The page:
Tennis is a racket sport that can be played individually against a single opponent (singles) or between two teams of two players each (doubles). Each player uses a tennis racket that is strung with cord to strike a hollow rubber ball covered with felt over or around a net and into the opponent’s court. The object of the game is to manoeuvre the ball in such a way that the opponent is not able to play a valid return. The player who is unable to return the ball validly will not gain a point, while the opposite player will.[1][2]

Tennis is an Olympic sport and is played at all levels of society and at all ages. The sport can be played by anyone who can hold a racket, including wheelchair users. The modern game of tennis originated in BirminghamEngland, in the late 19th century as lawn tennis.[3] It had close connections both to various field (lawn) games such as croquet and bowls as well as to the older racket sport today called real tennis.[4]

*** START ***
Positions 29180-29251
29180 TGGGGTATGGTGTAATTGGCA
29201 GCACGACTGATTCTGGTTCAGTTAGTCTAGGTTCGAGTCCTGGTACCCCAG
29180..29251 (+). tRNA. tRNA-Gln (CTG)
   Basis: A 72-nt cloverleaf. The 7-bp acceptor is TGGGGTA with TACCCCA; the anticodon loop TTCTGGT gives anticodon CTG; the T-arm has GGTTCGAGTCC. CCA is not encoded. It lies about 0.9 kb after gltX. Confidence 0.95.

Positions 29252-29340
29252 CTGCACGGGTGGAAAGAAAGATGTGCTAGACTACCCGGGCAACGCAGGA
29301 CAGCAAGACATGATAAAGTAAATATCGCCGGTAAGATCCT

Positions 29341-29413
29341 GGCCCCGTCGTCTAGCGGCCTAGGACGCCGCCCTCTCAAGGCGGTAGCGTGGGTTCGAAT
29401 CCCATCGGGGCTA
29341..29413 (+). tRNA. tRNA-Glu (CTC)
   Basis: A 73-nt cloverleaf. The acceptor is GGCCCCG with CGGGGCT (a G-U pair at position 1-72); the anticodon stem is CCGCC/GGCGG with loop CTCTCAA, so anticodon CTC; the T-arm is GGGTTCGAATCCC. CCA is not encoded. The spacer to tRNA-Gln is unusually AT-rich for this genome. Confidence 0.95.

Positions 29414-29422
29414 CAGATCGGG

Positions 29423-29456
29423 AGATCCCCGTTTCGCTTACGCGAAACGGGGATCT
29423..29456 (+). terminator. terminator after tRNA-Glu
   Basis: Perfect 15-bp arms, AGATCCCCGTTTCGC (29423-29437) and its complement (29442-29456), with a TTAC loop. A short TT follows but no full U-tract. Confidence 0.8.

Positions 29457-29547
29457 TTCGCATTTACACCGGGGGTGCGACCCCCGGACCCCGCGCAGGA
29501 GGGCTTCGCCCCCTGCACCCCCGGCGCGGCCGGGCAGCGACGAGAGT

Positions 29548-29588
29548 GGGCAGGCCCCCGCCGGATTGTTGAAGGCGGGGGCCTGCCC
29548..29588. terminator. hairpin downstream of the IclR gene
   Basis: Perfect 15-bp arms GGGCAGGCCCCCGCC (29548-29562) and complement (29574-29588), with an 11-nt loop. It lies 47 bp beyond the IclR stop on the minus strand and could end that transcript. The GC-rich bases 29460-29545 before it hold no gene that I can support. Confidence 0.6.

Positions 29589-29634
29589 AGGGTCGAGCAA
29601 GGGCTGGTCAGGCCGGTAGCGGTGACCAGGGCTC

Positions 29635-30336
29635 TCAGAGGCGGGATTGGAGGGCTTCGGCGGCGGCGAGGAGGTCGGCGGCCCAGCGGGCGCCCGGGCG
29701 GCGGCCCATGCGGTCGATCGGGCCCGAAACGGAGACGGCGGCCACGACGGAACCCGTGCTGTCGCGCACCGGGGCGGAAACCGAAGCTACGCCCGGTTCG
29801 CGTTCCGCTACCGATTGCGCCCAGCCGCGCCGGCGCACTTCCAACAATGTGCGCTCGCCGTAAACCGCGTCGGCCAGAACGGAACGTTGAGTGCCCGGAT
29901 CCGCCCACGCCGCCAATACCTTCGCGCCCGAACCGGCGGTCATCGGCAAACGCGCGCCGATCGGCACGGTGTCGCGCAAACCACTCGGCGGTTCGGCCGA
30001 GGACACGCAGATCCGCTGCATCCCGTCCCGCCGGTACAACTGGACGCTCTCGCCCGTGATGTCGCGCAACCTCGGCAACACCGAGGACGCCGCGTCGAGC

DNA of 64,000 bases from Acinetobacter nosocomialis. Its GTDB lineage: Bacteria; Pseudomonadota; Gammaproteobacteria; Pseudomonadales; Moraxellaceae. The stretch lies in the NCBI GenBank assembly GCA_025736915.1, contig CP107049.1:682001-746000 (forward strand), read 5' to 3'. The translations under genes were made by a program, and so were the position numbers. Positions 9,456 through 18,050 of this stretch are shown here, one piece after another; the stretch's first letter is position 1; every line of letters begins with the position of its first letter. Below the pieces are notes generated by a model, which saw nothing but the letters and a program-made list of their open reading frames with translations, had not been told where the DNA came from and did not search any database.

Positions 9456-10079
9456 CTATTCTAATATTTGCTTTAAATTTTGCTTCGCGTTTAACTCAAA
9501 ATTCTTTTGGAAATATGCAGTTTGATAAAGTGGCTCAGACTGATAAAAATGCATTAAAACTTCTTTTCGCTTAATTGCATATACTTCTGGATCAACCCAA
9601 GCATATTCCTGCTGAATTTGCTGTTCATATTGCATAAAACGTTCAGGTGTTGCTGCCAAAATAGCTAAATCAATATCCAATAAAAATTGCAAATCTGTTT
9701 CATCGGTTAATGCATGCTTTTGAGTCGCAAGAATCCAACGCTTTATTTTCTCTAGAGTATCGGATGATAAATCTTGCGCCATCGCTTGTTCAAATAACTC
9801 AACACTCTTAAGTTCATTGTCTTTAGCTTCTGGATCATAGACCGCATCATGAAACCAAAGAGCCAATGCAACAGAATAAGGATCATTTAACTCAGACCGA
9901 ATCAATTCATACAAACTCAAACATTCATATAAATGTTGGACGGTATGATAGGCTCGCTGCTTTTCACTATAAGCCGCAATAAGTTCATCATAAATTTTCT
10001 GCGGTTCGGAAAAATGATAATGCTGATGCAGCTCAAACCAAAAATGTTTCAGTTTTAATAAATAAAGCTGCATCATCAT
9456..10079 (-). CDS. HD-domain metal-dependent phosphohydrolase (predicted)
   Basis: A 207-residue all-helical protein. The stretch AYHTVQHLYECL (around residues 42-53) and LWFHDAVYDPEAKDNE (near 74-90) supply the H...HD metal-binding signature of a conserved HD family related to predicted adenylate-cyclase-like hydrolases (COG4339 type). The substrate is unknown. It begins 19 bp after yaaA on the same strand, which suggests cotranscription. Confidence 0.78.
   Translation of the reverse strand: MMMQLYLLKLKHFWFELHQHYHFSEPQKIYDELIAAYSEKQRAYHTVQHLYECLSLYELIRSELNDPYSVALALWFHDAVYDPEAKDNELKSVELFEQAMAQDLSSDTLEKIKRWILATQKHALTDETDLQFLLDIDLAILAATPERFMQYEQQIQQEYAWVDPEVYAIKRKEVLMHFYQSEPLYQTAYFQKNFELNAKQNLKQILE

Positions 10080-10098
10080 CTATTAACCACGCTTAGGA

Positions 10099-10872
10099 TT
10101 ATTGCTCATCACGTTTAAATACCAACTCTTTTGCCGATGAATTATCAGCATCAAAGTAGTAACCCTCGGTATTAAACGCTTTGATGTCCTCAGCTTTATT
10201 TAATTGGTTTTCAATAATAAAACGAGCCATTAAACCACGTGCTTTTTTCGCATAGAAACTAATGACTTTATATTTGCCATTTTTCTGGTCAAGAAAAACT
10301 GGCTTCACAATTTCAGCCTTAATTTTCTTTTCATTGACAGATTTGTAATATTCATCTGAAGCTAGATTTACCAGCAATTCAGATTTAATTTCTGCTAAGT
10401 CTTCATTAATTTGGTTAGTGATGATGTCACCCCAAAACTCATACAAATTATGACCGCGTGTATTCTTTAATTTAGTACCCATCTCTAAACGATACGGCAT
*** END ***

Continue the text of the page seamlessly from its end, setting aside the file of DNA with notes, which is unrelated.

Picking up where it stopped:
The rules of modern tennis have changed little since the 1890s. Two exceptions are that until 1961 the server had to keep one foot on the ground at all times,[5][6] and the adoption of the tiebreak in the 1970s.[7] A recent addition to professional tennis has been the adoption of electronic review technology coupled with a point-challenge system, which allows a player to contest the line call of a point, a system known as Hawk-Eye.[8][9]

Tennis is played by millions of recreational players and is also a popular worldwide spectator sport.[10] The four Grand Slam tournaments (also referred to as the Majors) are especially popular: the Australian Open played on hard courts, the French Open played on red clay courtsWimbledon played on grass courts, and the US Open also played on hard courts.[11]